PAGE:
Riyadi’s stylish rise to victory in Asia

BEIRUT: Riyadi not only became the second Lebanese team to win Asia’s biggest basketball competition over the weekend, but they did it with style and unwavering professionalism.

Despite having never won the competition, Riyadi went into the tournament as one of the favorites, their band of expensively assembled stars using their vast arsenal to beat teams in every area of the court.

Riyadi have been one of the best teams in Asia for nearly a decade but their dominance hadn’t yet translated to the Asian Champions Cup. The relief of finally winning the competition was evident in the words of the protagonists.

Star player, tournament MVP and loanee Fadi al-Khatib summed up Riyadi’s feelings.

“When you wait for something for a long time, it’s always sweeter,” Khatib said. “I couldn’t event walk properly this morning,” Khatib added, in reference to a sore back that jeopardized his competition. “[At] half-time, I knew I will do it. And I did it.”

Coach Fouad Abou Chacra spoke of finally getting the winners’ medal around his neck and the value it had on his nightly sleeping pattern.

“The whole team was focused on one thing right from the moment we arrived at Manila: To win the title,” said Abou Chacra “We owed it to the team management after all the support for all these years. Now I can sleep in peace.”

Their 109-90 win over Shabaab in the first game of the competition – a far more one-sided game than the score line suggests – set the tone for the tournament.

Experienced center Loren Woods opened Riyadi’s competition with an emphatic dunk that would represent the ruthlessly efficient manner that the team pursued throughout their tournament.

Despite Khatib and fellow all-rounder Ismael Ahmad taking many of the plaudits, significant parts were played by quality role players such as Jean Abdul Nour, Rodrigue Akl and Woods all provided moments of inspiration at key moments.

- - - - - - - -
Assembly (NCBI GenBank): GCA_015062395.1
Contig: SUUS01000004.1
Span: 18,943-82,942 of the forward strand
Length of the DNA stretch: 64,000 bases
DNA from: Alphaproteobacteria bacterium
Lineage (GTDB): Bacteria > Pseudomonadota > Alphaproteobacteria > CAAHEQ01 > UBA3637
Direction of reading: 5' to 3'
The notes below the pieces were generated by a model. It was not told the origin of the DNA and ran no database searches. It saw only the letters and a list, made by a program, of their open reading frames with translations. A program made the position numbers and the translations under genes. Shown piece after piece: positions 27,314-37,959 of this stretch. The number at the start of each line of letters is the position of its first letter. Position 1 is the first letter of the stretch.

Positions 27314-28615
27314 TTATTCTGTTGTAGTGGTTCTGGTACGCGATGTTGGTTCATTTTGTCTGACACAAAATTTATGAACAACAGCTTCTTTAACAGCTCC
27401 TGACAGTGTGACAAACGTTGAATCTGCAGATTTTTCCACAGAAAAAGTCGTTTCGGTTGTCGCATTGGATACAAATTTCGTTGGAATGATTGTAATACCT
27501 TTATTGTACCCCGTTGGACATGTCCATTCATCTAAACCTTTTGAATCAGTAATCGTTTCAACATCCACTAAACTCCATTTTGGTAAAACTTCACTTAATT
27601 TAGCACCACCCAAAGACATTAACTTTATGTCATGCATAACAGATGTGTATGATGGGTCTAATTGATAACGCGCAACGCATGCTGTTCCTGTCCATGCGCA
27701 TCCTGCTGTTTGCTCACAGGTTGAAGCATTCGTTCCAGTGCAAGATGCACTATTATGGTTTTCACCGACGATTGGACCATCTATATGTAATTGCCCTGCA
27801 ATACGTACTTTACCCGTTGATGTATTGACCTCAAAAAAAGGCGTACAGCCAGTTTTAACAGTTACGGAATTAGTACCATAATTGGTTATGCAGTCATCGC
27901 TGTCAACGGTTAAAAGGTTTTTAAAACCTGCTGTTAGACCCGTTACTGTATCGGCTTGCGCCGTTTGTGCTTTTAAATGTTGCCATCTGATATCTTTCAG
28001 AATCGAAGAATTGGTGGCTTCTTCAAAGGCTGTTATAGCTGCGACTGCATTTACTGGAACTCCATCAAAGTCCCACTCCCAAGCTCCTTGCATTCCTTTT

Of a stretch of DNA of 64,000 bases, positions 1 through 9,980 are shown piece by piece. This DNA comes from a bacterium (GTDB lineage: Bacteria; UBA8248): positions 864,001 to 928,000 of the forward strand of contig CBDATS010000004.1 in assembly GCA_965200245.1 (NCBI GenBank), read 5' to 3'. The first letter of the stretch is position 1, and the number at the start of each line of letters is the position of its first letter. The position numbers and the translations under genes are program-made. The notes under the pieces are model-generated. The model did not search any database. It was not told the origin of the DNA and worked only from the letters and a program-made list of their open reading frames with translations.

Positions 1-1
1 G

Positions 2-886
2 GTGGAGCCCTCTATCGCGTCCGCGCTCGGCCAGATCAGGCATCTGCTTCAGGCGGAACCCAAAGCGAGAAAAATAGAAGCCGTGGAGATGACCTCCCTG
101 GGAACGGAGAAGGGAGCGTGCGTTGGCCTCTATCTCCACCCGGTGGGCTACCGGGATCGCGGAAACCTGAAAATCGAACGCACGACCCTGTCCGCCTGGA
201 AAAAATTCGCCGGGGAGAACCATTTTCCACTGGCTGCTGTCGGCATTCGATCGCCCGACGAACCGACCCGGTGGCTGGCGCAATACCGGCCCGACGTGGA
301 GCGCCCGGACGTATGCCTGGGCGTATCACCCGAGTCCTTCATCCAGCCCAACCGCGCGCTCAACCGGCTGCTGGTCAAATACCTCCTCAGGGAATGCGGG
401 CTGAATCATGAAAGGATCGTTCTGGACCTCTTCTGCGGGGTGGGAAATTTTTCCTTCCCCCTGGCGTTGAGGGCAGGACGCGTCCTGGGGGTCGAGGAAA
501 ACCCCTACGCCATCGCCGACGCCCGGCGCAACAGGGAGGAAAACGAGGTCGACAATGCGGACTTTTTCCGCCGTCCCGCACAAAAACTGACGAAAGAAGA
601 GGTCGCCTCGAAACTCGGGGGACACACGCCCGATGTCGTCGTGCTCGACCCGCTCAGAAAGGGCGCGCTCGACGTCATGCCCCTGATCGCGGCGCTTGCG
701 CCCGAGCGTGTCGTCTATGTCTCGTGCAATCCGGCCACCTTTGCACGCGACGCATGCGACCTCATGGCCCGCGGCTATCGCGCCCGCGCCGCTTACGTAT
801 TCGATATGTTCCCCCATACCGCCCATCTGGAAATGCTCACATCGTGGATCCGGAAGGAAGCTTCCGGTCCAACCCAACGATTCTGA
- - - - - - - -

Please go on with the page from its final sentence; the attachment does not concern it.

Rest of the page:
Woods’ contribution was more intangible. The former NBA player protected the paint with length and physicality but it was his experience of having won the competition last season with Mahram that aided Riyadi’s cause.

“Last time it was a different feeling. I had to prove something at this level. But this time around this was the purpose Riyadi signed me for the season,” the American said.

Riyadi showed their ability to overcome lesser opposition with big wins over Shabaab and Duhok but it was the nerve they displayed grinding out wins against arguably Asia’s three best sides: Rayyan, Mahram and Jala’a.

In each of the games against those teams, Riyadi went into the final quarter with the game in the balance but every time they came out on top with Khatib and Abdul Nour often the difference between the sides.

The win now puts Riyadi on the road to equaling the three titles won by their bitter rivals Sagesse but the win came at a cost.

Hisham Jaroudi, Riyadi’s president, made the 15 hour flight to Manila to watch the final and announced the handing out of $200,000 in bonuses to the players responsible.

Judging by Abou Chacra’s words at the end of the final, money was the least of their worries.

A version of this article appeared in the print edition of The Daily Star on June 07, 2011, on page 14.




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